(continued from Growing Animals Part 1: The Burrow)
PART 2: The Nest
With the summer heat and the abundance from our garden, it was just a matter of time before things started to die out, just as easily as they had come in. One of the hardest parts about the garden so far has been watching nature takes it’s course with our plants as they struggle to produce their final seeds before perishing. The peas were one of the first to go, and while it was sad, it also meant it was time to start thinking of what would take it’s place for our fall planting. We have at least two beds that will be free for our fall crop. Andrew wants to try broccoli again, and I would like more spinach, lettuce, and carrots, as well as some fresh herbs.
The day we were going to rip up the peas and remove the trellis, Andrew pointed out that our garden had again become a place of animal nativity, as a small nest holding two tiny blue eggs was perched amongst the vines of dead peas. All I could do was shake my head. Again!?! I couldn’t complain too much, as I am sure the birds are a bit more friend than the rabbits, our foes, who in their adorable cuteness would happily eat the contents of our garden.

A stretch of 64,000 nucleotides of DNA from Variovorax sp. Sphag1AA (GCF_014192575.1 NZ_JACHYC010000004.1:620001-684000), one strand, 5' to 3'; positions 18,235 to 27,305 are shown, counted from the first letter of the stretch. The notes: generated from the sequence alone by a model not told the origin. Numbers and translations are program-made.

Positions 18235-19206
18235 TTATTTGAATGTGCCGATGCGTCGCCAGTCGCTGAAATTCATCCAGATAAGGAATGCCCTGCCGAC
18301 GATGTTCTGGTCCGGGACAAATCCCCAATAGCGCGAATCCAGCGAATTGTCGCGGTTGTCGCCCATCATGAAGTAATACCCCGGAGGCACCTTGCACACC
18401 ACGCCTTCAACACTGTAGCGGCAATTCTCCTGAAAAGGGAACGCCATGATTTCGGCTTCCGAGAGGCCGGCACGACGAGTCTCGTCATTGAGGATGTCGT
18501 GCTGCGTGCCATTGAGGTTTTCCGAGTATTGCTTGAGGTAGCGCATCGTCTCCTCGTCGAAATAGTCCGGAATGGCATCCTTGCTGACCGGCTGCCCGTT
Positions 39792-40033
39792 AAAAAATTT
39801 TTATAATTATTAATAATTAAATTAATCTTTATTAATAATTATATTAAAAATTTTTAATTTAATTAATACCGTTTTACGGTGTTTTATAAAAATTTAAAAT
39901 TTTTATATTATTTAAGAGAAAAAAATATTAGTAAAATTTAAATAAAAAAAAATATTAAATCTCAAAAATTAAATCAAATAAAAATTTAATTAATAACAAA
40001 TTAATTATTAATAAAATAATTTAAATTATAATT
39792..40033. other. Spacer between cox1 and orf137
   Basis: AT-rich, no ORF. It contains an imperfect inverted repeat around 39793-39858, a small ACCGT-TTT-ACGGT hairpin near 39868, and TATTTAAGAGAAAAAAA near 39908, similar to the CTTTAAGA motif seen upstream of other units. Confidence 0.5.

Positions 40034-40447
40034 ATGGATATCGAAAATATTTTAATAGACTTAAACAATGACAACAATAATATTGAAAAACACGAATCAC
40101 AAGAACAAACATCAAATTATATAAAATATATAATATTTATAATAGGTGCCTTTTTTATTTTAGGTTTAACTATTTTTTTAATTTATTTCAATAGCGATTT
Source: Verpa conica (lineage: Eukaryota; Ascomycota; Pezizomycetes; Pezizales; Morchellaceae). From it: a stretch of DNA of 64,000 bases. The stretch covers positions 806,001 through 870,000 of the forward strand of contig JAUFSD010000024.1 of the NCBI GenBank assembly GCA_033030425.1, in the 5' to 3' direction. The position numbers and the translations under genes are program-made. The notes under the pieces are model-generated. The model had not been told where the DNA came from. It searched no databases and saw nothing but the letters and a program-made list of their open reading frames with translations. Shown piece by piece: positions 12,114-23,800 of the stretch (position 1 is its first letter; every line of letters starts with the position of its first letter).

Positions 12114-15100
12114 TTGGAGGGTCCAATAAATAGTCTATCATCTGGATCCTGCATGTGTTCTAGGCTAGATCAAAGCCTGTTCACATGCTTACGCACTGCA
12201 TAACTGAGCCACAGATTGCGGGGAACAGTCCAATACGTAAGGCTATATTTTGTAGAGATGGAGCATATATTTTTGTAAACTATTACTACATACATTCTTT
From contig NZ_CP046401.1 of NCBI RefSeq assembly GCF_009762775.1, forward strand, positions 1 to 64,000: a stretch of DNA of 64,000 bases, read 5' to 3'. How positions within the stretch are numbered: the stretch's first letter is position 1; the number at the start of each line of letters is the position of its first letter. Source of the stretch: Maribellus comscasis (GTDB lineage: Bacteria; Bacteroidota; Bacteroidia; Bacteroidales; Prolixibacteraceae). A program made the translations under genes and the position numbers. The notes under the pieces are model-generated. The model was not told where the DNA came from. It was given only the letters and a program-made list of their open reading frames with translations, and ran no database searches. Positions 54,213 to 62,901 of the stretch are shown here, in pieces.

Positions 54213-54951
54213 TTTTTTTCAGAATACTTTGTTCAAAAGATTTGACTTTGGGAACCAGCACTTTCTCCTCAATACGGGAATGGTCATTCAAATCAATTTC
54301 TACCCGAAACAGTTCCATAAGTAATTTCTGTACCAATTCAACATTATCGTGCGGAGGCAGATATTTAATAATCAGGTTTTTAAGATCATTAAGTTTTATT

I turned again to the internet to learn more about what sort of animal we were growing in our garden. Based on the eggs, and the short glances I got from the birds, we determined it was a House Sparrow‘s nest. Again, I was surprised at how fast the eggs would hatch into tiny birds (after ~ 2 weeks) and how quickly those little birds would be out of the nest (another ~2 weeks). Since we weren’t planning on planting until the beginning of August anyway (this was in the beginning of July), we decided that we would just let nature do her thing and watch as the eggs hatched and the tiny birds developed.
As soon as the eggs hatched, both parents would chirp at me whenever I came to the garden with the dogs. While I am a fan of birdsongs, their constant warning calls were not exactly a relaxing sound. The little birds started to out grow their nest, and one day, the chirped warnings stopped, and I knew our little birdies had left the nest. (Did you know that all the chicks leave the nest within the same period of a couple of hours?) Now that they are gone, we can tear down the dead peas and think ahead to our fall harvest. Due to the aforementioned rabbit issue we will probably fence off the newly planted beds, but this is all a project for next week.